I had an appointment with a physical therapist for my knee injury on Friday. Great, I ran 57 marathons with no problems mostly in my late 50’s, then pop, a meniscus tear after a short run.
As my therapist was evaluating my injury, I looked around the clinic pictured here and thought about the hundreds of PT reports I’ve reviewed and used as evidence in my clients’ cases.
These chart notes have been instrumental in proving the pain, mobility restrictions, lost wages, and disability caused by my client’s auto accident injuries.
What is physical therapy and why is it important?
Your doctor may prescribe physical therapy to rehabilitate you before or after a surgery to speed your recovery and reduce your need for medications.
Physical therapists must earn a masters or a clinical doctorate degree and often receive specialized training in particular modalities or areas of injury. These academic credentials also lend a high degree of credibility and reliability to their reports in a court of law. For this reason, physical therapy reports provide valuable evidence.
Your PT evaluation provides precise, measurable data
At your first appointment, your physical therapist will conduct a thorough evaluation of your injury, including a series of tests to measure
- Muscle strength
- Pain intensity
- Range of motion (ROM) of your affected joints
- Swelling and inflammation
- Nerve damage
- Posture and body mechanics
- Gait and functionality
- Fine motor skills
- Other tests, depending upon your injury
The records from this initial evaluation establish a baseline upon which to measure the severity of your injury. Your PT will conduct periodic evaluations to assess your recovery progress. At the end of your sessions, your final evaluation proves the disabilities that remain once you’ve reached maximum medical improvement.
Measuring the effect of your injury on your life and work
How does your injury affect your ability to perform activities of daily life and your work? You must present evidence to prove all damages in an auto accident claim. Physical therapy reports introduce clear data that can be used as powerful evidence.
For example, whiplash might severely restrict movement in your neck. But how do you show it? You could just testify that you feel pain and you can’t turn your head all the way, but this doesn’t adequately express the impact that the strain or sprain — or worse — has on your life. Hard numbers make the extent of your restrictions easy for insurance agents or the judge and jurors, if your claim goes to trial, to understand.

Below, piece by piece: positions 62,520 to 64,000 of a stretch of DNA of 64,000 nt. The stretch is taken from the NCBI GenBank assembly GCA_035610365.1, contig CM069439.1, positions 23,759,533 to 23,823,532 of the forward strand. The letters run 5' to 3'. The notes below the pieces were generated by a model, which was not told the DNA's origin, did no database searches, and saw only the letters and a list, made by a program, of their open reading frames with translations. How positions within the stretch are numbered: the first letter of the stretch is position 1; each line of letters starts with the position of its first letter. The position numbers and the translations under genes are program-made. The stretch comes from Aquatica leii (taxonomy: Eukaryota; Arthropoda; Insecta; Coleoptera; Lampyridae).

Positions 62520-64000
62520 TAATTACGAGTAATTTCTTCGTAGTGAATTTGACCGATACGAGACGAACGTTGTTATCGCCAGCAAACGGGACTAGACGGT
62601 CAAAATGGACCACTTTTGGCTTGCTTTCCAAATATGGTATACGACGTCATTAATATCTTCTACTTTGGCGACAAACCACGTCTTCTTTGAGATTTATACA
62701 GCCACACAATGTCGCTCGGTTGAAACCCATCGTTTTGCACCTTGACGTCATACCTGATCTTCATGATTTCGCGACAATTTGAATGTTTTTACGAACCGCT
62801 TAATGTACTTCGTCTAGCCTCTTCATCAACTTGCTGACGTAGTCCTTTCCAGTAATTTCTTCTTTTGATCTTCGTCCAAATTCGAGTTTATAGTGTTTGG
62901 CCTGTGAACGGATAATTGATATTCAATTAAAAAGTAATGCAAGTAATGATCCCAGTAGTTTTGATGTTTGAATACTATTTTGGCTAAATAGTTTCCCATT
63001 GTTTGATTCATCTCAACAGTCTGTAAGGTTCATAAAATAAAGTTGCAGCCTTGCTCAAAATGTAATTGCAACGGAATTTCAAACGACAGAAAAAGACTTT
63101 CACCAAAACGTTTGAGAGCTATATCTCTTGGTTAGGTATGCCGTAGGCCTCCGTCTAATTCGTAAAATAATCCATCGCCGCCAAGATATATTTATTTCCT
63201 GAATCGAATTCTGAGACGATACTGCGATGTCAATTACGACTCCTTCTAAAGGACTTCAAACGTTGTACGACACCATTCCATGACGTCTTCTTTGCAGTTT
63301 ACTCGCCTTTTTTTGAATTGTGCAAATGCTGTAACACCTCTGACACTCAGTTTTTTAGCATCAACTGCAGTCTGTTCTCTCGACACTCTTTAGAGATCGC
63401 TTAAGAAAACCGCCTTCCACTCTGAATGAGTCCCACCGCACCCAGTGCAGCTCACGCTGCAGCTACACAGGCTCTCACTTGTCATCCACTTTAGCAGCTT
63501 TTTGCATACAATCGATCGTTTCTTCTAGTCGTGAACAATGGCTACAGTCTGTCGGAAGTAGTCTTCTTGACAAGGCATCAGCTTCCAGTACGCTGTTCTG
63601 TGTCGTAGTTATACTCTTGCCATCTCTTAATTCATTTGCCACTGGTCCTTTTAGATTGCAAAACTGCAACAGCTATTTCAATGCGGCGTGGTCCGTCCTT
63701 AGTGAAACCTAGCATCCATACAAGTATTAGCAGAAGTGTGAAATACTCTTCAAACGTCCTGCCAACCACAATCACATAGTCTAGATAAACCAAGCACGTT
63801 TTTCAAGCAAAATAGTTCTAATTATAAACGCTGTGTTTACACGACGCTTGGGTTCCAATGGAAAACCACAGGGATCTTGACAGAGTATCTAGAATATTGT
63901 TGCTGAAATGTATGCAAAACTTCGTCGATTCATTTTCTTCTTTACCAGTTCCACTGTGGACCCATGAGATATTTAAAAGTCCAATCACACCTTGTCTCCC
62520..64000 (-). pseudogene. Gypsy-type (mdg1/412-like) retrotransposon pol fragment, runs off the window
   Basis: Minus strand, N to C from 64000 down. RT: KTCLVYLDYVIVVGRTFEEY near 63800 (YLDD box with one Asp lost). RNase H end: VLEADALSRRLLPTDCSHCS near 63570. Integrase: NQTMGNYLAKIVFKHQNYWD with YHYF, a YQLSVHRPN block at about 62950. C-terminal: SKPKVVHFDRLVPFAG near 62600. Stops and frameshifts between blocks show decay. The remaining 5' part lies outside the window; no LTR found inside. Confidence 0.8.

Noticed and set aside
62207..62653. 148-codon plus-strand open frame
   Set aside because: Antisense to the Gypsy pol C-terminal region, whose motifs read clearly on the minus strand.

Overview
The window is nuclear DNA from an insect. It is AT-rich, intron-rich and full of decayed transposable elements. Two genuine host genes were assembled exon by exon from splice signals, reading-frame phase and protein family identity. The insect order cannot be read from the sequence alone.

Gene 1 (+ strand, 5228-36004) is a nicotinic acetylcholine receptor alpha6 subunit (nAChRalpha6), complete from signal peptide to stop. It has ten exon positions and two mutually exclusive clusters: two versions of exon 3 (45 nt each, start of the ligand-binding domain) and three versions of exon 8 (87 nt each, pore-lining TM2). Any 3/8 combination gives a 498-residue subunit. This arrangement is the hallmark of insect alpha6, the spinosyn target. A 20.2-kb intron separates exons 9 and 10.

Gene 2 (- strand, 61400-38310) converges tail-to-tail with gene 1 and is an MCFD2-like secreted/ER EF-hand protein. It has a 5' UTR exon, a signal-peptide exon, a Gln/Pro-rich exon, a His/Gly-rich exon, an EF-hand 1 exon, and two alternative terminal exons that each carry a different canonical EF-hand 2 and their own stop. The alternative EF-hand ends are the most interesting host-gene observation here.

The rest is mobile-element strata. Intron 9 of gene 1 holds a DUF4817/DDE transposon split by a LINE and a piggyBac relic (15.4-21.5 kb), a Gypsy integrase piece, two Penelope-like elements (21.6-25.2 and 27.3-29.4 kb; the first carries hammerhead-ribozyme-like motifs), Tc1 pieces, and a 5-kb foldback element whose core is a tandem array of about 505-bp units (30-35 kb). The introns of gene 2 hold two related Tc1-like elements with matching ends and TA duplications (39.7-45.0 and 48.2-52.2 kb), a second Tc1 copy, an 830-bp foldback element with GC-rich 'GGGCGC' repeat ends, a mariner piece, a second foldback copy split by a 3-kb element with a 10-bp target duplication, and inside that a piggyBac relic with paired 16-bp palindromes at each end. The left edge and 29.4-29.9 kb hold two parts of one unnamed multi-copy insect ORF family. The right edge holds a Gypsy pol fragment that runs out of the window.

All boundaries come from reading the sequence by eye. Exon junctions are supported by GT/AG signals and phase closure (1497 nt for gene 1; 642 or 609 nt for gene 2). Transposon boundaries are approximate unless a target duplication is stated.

The healthy range of motion in the neck is about 60 percent extension, 50 percent flexion, 45 percent lateral bend, and 80 percent rotation. If you can only turn your head to 40 degrees and look down to a 20-degree angle, your ability to perform daily tasks is severely limited. You can’t safely drive a car. Things we take for granted like tying your shoes or putting on a pair of pants might be impossible.
If you also injured your shoulder, your movements would be further encumbered. At full range of motion, you can extend your arm behind you to about 50 degrees, across your body to about 30 degrees, and over your head from the side or front to 150 degrees. ROM restrictions could impede you from holding your child, brushing your hair, or putting a box on a shelf that may be part of your job.
These restrictions have a severe impact on your activities of daily living, your employment, and your quality of life.
I always focus on trying to get my clients back to where they were before their automobile crash. PT can definitely accelerate that process.
I’m going to have to have surgery. My MRIs show that this will just prolong the inevitable and after the first session, I have decided to discontinue PT. But you may have a different injury and have a better result.
Oh well stuff happens, right? I realize that no one ever expects to be in a crash.
I intend to learn as much as I can from this experience and use it to help me understand what my clients are going through and how I can better serve their needs.